Chester Rowell once described Hiram Johnson, known for being strong-willed and combative, as “an aggressive advocate.” The son of Grove Johnson, a conservative lawyer and politician who had served as a railroad spokesman in the California legislature, Hiram grew up in Sacramento. He attended the University of California at Berkeley for three years, before dropping out to marry Minnie McNeal. The young groom then studied law in his father’s office until passing the bar examination in 1888. His legal practice included defending labor unions and prosecuting San Francisco’s notoriously corrupt political machine under Boss Ruef and Mayor Eugene E. Schmitz (see Chapter 8). Johnson disagreed with his father about railroad influence, unions, and other political matters, but absorbed his toughness, shrewdness, and temper. He would carry these traits with him into his electoral debut in 1910.
As the gubernatorial choice of the Lincoln-Roosevelt League, Johnson still had to gain the Republican Party’s nomination in what became the state’s first direct primary, as
Provided by a 1909 law. His running mate as lieutenant governor was southern Californian Albert J. Wallace, president of the Anti-Saloon League, an organization working in many states to outlaw the manufacture, sale, and consumption of alcoholic beverages. Wallace lent geographical balance to the ticket and appealed to the prohibitionists, whose greatest numbers and influence were in the Southland. The two League candidates succeeded in besting their rivals, some of whom had been put up by conservative Republicans with Southern Pacific endorsement. With the League firmly in control of the Republican Party, California headed into one of the most determinative elections in the state’s history.
From the start, Johnson managed his own campaign. Seeing Leaguers’ mishandling of several news stories convinced him to take charge of his own race for the governorship. “Of all the Damn Fool Leagues that ever existed,” fumed the testy candidate, “The LINCOLN-ROOSEVELT LEAGUE not only is the worst, but the worst that could ever be conceived. . . .” He made no apologies for refusing to travel with other League candidates for office. Nevertheless, the League remained supportive of Johnson despite his at times intemperate barbs directed at it. The candidate’s rancor toward the League did not let up as he took his campaign on the road.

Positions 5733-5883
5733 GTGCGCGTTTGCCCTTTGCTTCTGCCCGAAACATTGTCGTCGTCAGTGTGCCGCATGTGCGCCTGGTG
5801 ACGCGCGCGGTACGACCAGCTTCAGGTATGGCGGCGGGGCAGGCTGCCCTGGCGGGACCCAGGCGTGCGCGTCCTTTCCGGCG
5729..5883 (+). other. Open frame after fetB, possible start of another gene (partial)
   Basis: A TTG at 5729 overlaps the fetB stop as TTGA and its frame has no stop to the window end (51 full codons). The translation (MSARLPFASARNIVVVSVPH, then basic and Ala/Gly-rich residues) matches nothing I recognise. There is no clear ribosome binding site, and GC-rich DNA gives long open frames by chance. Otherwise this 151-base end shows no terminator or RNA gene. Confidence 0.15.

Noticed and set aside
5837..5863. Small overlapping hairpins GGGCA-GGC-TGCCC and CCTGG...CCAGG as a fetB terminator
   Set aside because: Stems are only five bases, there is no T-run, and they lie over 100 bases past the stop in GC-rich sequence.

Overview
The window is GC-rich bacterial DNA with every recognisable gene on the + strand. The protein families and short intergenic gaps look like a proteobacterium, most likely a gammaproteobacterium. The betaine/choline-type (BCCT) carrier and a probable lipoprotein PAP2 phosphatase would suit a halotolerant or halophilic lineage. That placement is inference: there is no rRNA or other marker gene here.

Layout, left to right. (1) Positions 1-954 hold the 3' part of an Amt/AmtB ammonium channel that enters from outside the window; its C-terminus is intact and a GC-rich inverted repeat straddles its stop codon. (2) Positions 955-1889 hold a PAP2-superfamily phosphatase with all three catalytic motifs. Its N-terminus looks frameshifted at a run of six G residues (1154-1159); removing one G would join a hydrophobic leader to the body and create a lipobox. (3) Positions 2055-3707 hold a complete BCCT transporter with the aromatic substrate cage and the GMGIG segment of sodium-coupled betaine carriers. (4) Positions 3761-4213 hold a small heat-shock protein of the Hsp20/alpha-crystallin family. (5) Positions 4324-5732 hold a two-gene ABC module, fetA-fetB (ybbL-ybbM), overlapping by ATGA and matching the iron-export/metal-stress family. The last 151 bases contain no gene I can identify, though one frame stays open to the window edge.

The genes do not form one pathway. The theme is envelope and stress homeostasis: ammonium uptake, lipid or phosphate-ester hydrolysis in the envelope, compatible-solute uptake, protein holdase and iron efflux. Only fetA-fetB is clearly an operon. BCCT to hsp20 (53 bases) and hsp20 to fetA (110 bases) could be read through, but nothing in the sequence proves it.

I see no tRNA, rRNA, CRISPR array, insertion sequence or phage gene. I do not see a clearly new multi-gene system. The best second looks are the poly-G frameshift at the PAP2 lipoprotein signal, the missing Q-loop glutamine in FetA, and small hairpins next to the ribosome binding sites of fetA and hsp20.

Up and down the state Johnson went by automobile, covering 20,000 miles and trumpeting repeatedly his one theme: “Kick the Southern Pacific out of politics.” Audiences roared their approval. He dismissed advice to include other issues because he sensed that what he was doing worked. It worked particularly well in the Central Valley, where wealthy owners of large farms and ranches had scores to settle with the Southern Pacific for charging high freight rates. Thus, Johnson was not so much the defender of small farmers and ranchers exploited by the powerful railroad as he was the champion of one segment of rich capitalists against another. His shrewdness in enlisting support from wealthy backers in the Central Valley paid off at election time.
Theodore Bell, the Democratic Party’s gubernatorial candidate, ran on a similar antiSouthern Pacific platform but addressed a wider range of issues than Johnson. As historian Spencer Olin notes, since Johnson and Bell agreed on the railroad issue, the campaign was decided largely though not entirely on the personalities of the two men. Johnson, who exuded vigor and spirit, was clearly better able to arouse large audiences than his opponent. In addition, his valid charge that Bell received financial backing from Walter Parker, chief political operative for the Southern Pacific in Los Angeles, tarnished the Democratic candidate’s reform credentials. There is no evidence that Bell solicited any help from the railroad, yet the help he was given ruined his chances at the polls.
The outcome of the election could scarcely have been better for the Lincoln-Roosevelt reformers. Johnson won the governorship with 177,191 votes to Bell’s 154,835. Berkeley’s socialist candidate J. Stitt Wilson came in a distant third with 47,819 votes.